CodeWeavers is helping make DirectX 12 Windows games playable on Linux
CodeWeavers CrossOver is one of the most popular ways to run Windows applications on other operating systems. It combines the excellent work of the open-source Wine project (of which CrossOver’s developers contribute code to) with an easier-to-use interface and front end. CodeWeavers released CrossOver 21 back in August, and now the company has shared details about its work to bring modern game support to Linux and Mac.
Many recent Windows games (and other graphics-heavy applications) rely on DirectX 12, the latest version of Microsoft’s DirectX graphics library, which uses lower-level APIs to achieve faster performance. DirectX is only available on Windows (and Xbox consoles), so the Wine compatibility layer uses the VKD3D graphics library to execute Direct3D calls on top of Vulkan (which is available on Linux, Windows, and other platforms). The Vkd3d library is primarily developed by Valve Software for its Proton compatibility layer, and the rapid progress on VKD3D is the main reason why so many Windows games are now playable on Linux.
Even though CrossOver already includes VKD3D, CrossOver doesn’t officially support DirectX 12 games while its developers figure out a few performance issues, according to a new blog post:
CrossOver uses VKD3D to run DirectX 12 games. VKD3D is a 3D graphics library built on top of Vulkan. Currently, lots of work is being done to improve VKD3D performance. With the help of the Vulkan descriptor indexing extension, which allows for functionality similar to DirectX 12 descriptor heaps, Vulkan descriptors are written less often and far less GPU memory is used. As a result, VKD3D can support games that use enough descriptors to require resources from Tier 2 and Tier 3 hardware.
CrossOver plans to officially start supporting DirectX 12 games and applcations on Linux in 2022, with the future release of CrossOver 22. However, the company isn’t so sure when VKD3D will be functional on Mac. Apple doesn’t support Vulkan at all on macOS (or iOS), instead asking developers to use its Metal graphics library. That’s a problem for CrossOver, as the blog post goes on to say:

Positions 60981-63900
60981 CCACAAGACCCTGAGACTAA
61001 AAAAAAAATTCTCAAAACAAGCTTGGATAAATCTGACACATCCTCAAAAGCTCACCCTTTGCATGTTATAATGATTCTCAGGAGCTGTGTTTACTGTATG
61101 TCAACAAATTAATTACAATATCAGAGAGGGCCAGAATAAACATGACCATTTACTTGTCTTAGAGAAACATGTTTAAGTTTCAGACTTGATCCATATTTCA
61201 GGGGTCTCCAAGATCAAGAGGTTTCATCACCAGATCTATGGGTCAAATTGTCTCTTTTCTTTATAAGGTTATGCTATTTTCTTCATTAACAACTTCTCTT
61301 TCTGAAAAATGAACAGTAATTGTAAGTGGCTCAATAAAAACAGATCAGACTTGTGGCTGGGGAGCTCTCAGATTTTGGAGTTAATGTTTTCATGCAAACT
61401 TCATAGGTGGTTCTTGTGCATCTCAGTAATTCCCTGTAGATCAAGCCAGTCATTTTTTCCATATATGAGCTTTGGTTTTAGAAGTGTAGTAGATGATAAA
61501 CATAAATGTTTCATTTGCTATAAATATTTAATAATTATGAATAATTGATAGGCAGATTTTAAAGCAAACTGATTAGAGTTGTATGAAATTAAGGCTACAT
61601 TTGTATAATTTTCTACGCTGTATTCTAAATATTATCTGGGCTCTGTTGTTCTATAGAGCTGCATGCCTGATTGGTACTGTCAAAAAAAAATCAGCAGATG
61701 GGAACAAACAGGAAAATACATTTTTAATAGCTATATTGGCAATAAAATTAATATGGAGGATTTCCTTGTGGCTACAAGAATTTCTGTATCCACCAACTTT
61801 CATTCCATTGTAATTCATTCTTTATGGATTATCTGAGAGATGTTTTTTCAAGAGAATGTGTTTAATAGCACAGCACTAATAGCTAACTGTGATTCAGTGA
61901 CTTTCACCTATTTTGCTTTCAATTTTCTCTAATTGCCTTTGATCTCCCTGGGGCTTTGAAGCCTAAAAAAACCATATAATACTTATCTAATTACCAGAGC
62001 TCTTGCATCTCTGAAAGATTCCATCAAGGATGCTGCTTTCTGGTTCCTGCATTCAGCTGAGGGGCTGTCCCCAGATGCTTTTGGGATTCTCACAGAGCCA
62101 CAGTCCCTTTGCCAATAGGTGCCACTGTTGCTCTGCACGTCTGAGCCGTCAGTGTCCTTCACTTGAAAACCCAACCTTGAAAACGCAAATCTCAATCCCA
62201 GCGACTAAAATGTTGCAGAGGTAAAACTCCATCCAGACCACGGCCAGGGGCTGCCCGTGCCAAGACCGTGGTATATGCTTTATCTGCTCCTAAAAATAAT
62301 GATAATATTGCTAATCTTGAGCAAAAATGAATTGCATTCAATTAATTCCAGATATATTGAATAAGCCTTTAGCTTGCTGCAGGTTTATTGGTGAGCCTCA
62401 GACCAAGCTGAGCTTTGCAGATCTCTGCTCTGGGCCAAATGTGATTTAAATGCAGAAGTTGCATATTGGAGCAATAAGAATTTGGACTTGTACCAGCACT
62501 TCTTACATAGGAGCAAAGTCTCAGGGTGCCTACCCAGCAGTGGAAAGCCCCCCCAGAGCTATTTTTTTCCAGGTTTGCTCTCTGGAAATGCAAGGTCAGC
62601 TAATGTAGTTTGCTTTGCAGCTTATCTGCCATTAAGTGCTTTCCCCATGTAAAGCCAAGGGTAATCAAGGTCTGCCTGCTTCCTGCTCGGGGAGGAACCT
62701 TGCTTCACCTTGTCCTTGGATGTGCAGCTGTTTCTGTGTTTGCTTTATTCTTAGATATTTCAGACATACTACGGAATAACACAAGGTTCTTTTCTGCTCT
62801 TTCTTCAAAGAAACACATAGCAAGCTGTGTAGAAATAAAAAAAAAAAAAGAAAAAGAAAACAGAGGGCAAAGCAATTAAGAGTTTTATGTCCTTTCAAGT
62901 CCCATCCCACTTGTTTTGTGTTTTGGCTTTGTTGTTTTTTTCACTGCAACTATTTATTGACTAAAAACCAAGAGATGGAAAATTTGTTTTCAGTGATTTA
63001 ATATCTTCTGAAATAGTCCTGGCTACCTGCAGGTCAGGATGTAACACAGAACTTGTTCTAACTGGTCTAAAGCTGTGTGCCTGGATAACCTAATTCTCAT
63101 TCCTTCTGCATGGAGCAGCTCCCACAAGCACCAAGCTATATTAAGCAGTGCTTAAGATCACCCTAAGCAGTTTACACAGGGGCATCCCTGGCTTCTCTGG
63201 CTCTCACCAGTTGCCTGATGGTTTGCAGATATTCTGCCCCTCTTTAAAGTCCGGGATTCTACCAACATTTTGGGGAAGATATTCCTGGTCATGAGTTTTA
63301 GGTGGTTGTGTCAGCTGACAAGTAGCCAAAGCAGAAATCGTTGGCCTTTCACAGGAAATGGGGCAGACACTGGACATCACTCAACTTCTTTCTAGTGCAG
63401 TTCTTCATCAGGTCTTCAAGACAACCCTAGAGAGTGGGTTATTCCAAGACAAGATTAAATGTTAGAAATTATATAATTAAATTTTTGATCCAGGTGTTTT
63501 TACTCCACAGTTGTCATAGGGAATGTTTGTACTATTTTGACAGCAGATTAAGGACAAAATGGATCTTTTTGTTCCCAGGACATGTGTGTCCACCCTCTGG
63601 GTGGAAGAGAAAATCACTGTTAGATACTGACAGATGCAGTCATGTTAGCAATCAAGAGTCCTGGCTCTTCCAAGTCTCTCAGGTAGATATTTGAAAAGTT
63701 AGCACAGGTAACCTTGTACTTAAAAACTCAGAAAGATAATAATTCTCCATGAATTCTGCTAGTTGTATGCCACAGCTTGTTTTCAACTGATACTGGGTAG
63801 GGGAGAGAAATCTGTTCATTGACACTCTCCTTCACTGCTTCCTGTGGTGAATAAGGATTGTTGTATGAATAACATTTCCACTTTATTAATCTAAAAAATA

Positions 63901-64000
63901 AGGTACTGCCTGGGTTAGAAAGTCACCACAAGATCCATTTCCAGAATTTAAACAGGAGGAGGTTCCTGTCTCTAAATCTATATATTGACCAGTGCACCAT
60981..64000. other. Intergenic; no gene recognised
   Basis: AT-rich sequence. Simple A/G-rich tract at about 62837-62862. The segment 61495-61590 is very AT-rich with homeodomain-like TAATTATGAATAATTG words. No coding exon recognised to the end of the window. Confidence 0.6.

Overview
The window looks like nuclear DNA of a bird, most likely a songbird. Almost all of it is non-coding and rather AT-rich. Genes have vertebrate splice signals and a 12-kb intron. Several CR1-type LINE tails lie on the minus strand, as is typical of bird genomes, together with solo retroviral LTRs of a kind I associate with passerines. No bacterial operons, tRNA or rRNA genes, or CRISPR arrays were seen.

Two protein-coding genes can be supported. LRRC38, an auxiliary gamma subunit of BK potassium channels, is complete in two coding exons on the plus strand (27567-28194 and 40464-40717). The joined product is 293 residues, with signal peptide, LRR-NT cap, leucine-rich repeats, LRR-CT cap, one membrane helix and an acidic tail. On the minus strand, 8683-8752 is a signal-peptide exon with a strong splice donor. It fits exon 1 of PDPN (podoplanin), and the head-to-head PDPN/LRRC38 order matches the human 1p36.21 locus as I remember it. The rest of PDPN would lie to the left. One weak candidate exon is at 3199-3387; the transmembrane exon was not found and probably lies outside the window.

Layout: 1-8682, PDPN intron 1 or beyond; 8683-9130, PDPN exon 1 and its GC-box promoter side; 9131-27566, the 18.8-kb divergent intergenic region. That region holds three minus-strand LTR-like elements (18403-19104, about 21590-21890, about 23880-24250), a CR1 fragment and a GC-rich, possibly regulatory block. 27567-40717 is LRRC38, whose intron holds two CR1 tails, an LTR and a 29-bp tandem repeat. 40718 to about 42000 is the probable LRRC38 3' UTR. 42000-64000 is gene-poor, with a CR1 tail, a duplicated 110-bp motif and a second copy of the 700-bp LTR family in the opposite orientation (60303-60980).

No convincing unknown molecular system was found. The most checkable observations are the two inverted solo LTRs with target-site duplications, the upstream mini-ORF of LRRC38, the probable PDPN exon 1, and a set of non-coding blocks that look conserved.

In general, Metal does tessellation differently, and is missing geometry shaders and transform feedback. Specific to DirectX 12 and Metal, there is an issue with limits on resources. Generally, games need access to at least one million shader resource views (SRVs). Access to that many SRVs requires resource binding at the Tier 2 level. Metal only supports about 500,000 resources per argument buffer, so Tier 2 resource binding isn’t possible. Metal’s limit of half a million is sufficient for Vulkan descriptor indexing, but not for D3D12. This limitation means CrossOver Mac can’t support Tier 2 binding and therefore a lot of DirectX 12 games will not run.
Despite these challenges, CodeWeavers is hopeful DirectX 12 games and applications could be functional on Mac with the future CrossOver 23 update. New major versions of CrossOver usually happen on a yearly basis, so that would likely be in 2023.
Even if you don’t use CrossOver, most of the compatibility improvements developed by CodeWeavers are submitted back to the Wine project. That means the company’s work could help improve Windows games on Lutris, the Steam Deck console, PlayOnLinux, and other projects based on Wine. That being said, once full DirectX 12 support arrives, CrossOver could be a compelling choice for playing Windows games on Linux outside of Steam.